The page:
Eight Dar al-Iman school trustees added to the Écoles Musulmanes de Montréal’s board of administrators
Author: Kinda Jayoush
Source: The Gazette, May 10, 2003, p. A6
Note: In the article Lazhar Aissaoui is identified as Azhar Aissaoue
Original title: Muslim school shakes up board
Embroiled in teacher contract dispute. Outside trustees, parent delegates added as ‘fresh blood’ to solve administrative issues
The board of trustees of the Ecoles Musulmanes de Montreal has been shaken up in an effort to resolve a dispute over salaries for teachers.
Salam Elmenyawi, president of the Muslim Council of Montreal, who acted as a moderator in talks last weekend that led to an agreement on the schools’ administration, said 11 outside members were added to the old board, expanding it to 16 members.
Five of the old trustees remained while two resigned from the board.
Eight of the new trustees are from another Muslim school, Dar Al Iman in St. Laurent, and three are parents of students from Ecoles Musulmanes in Notre Dame de Grace.
“It is not a takeover. It is an invitation for the new members to work and offer help,” Elmenyawi said. “Dar Al Iman was recommended because it had experience in dealing with similar problems.”
He said the new board of trustees will directly manage the Ecoles Musulmanes.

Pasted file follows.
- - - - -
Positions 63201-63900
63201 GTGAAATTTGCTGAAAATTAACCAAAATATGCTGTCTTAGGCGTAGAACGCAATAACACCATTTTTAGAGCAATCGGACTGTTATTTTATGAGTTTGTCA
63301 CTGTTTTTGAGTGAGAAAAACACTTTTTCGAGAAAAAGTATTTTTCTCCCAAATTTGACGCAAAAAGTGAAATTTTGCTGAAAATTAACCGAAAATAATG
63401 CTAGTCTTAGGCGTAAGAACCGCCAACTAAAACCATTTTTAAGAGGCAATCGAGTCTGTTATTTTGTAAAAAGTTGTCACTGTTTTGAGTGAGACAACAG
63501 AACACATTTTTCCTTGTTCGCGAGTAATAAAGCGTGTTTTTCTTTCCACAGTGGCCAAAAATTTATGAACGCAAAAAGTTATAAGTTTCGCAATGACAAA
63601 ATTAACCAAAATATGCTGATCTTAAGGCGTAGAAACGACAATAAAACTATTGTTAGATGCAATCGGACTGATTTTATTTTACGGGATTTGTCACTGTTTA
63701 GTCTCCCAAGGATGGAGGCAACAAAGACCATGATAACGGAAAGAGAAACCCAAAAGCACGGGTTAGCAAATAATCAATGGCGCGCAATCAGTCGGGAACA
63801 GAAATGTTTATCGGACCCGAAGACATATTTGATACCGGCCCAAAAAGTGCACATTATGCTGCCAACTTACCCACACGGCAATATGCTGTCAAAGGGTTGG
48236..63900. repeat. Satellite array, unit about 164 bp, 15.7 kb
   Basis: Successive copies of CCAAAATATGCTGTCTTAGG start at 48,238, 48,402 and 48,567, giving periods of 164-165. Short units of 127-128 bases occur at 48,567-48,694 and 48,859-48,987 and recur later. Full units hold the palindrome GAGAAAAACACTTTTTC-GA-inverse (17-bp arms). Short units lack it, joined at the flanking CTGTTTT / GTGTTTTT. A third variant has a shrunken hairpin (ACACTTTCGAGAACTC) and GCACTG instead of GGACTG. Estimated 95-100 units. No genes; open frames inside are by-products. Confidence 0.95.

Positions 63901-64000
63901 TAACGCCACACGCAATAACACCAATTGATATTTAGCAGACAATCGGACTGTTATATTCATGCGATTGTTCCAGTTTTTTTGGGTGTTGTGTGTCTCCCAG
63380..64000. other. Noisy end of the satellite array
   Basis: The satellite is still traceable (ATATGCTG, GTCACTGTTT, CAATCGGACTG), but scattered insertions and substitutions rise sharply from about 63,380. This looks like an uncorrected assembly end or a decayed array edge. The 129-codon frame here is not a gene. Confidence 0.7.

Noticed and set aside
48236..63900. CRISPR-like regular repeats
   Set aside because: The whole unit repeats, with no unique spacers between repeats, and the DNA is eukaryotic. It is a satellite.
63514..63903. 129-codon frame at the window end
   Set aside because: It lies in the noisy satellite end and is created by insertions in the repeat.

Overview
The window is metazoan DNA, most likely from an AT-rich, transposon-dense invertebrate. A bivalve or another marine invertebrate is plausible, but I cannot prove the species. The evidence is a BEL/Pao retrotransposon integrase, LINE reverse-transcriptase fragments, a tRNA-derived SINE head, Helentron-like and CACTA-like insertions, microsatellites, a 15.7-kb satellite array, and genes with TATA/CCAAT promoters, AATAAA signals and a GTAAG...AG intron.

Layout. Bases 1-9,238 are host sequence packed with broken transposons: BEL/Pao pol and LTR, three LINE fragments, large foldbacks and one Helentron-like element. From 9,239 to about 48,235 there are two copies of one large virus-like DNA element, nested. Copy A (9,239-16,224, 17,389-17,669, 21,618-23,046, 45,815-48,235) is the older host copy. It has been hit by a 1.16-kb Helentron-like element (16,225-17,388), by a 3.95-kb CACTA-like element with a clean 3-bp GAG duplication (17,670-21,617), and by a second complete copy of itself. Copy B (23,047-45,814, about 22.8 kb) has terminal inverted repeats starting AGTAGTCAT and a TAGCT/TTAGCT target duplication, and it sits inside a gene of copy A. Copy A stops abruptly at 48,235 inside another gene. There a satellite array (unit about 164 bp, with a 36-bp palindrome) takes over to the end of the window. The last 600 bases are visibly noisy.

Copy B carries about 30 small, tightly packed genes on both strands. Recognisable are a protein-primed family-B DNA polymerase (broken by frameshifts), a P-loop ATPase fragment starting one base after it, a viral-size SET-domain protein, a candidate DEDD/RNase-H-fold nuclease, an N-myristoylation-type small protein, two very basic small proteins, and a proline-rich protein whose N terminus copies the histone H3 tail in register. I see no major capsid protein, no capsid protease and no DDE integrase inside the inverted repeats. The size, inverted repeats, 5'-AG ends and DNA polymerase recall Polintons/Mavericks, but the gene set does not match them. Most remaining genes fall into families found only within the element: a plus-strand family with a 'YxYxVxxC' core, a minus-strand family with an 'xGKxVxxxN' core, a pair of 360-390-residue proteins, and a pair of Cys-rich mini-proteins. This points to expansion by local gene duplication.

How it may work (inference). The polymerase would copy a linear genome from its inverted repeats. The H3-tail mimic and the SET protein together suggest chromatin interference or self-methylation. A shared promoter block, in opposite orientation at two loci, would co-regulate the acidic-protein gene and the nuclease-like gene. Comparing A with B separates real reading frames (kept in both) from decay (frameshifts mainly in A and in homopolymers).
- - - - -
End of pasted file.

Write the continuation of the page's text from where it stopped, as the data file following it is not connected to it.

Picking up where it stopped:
“They have enough people now to do whatever needs to be done and make necessary decisions.”
The new board will take on the responsibility of raising funds to cover current shortfalls.
“They also promised the teachers that they will be able to satisfy their pay demands,” he said. “Based on that, they will be running the school and checking the books.”
Teachers at the French-language private primary and secondary schools went on strike last month to press management to raise their pay to 70 per cent of what teachers earn at public schools — a figure agreed upon in their collective agreement which expired in June 2001.
Although wages were frozen during 2001-02, teachers demanded a raise this fall to bring them into line with raises in the public sector, said Mohamed Nekili, spokesperson for the board of trustees.
A public school teacher’s pay starts at about $34,000. Teachers at the Muslim school currently earn $22,000, while they say they should be offered $23,000.
Parents had also accused the school of refusing to show them its financial statement.
Nekili confirmed yesterday that at least seven new members joined the board from Dar Al Iman.
“We are giving an opportunity to a new team of managers and we hope they will have a clear vision of how to run the school,” he said. “It remains for the future to see.”
Dar Al Iman school refused to give details on the deal.
“What I can say now is that we are discussing it,” said Azhar Aissaoue, principal of the school.